Alison Gaylin is the award-winning author of Hide Your Eyes and its sequel, You Kill Me; the standalones Trashed and Heartless; and the Brenna Spector series: And She Was, Into the Dark, and Stay with Me. A graduate of Northwestern University and of Columbia University’s Graduate School of Journalism, she lives with her husband and daughter in Woodstock, New York.

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Reality Ends Here - Alison Gaylin


Title Image

For my very brilliant, very beautiful (and by now, very embarrassed) daughter, Marissa Anne Gaylin


IT HAPPENED AGAIN, said my sister Gracie.

I was deep asleep in that place I love, that place that feels like layers and layers of heavy cotton, and then Gracie’s machete voice, cutting through it all, ruining everything. Go away.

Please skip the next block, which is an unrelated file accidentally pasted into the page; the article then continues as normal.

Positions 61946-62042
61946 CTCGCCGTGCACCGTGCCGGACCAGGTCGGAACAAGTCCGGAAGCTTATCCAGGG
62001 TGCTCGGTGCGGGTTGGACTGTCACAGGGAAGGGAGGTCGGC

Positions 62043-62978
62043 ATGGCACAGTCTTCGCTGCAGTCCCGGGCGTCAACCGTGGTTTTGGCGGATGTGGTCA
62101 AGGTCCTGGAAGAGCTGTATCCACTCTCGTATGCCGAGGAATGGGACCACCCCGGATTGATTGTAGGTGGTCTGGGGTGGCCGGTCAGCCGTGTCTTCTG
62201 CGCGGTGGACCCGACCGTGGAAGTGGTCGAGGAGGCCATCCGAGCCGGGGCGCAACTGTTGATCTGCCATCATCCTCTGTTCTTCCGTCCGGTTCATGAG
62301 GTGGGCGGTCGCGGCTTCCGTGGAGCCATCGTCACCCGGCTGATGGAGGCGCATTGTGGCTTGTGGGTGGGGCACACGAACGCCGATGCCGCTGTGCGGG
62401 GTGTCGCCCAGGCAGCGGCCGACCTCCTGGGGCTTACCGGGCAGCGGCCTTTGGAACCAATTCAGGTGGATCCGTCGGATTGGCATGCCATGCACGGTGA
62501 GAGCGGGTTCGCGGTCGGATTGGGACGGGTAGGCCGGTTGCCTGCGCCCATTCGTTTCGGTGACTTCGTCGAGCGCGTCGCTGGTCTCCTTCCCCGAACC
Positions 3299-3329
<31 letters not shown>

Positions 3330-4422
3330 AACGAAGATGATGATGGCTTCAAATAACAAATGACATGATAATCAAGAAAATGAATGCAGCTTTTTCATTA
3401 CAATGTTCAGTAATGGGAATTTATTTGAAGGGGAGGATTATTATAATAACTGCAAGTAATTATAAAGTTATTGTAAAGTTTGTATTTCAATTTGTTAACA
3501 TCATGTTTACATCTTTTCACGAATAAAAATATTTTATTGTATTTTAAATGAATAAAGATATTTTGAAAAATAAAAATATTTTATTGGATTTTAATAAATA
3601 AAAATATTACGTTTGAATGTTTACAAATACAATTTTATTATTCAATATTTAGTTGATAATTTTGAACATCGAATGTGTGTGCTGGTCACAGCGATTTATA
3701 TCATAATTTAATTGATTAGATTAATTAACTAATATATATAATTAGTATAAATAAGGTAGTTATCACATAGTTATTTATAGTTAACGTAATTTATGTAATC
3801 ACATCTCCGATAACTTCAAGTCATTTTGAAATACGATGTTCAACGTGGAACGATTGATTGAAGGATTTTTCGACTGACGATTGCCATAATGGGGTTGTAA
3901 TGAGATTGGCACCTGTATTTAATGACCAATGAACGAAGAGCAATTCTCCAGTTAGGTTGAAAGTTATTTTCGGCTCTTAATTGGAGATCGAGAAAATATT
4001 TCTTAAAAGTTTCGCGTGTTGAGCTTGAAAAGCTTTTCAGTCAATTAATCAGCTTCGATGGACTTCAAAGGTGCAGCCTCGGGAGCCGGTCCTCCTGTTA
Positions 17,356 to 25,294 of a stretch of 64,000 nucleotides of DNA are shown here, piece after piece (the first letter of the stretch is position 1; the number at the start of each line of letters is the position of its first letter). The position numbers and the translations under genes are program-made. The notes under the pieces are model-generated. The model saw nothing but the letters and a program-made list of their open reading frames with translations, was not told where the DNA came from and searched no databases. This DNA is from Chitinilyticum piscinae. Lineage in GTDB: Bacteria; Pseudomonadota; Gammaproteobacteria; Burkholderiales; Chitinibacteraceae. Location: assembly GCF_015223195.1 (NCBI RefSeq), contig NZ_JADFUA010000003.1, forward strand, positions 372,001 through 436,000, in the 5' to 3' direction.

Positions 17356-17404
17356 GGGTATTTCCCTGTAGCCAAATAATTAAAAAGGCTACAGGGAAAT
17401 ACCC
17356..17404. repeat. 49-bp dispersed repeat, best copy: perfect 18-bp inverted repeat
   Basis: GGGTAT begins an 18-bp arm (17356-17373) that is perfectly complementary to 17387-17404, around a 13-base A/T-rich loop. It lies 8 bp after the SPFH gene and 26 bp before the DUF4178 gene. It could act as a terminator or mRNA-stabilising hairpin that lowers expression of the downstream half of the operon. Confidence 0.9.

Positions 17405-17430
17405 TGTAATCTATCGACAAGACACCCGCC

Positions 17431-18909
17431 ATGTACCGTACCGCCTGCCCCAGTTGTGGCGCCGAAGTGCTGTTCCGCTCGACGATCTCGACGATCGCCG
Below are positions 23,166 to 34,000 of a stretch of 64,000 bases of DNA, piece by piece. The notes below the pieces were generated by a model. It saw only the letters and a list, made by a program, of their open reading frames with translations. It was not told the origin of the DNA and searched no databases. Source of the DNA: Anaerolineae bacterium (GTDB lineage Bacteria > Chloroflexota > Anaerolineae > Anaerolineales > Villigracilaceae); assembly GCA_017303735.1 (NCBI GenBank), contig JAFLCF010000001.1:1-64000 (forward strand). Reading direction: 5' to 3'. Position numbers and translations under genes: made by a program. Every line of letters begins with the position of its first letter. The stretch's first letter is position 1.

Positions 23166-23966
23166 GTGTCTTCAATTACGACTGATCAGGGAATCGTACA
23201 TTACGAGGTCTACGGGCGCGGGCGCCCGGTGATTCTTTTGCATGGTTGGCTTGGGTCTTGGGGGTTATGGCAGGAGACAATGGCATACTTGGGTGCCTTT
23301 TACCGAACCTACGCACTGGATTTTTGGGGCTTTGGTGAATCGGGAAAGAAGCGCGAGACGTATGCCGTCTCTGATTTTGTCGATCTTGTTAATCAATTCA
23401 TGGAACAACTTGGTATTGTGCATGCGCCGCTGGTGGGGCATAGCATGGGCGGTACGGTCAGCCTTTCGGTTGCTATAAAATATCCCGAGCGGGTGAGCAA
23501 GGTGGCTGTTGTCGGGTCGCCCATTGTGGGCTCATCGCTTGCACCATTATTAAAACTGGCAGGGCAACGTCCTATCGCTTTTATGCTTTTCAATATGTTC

I opened my eyes. Looked for handheld cameras, but saw none, just Gracie. In the darkness, she was a head of curly hair, fidgety limbs, breath that smelled like bubble-gum toothpaste—a vague idea of a little girl. I closed my eyes again.

Gracie jumped on the bed. In moments, she was crouched on top of me like some kind of murderous gremlin. I could feel her sharp knees in my chest, her hands gripping my shoulders. Wake up! A stage whisper, laced with spittle. Gracie had never been one for personal space, but I figured that was, if not normal, then expected for a kid with her set of experiences. She was six years old, with six siblings—five of whom were her exact same age. Not a lot of privacy in that situation, even if she hadn’t spent her entire life in front of TV cameras.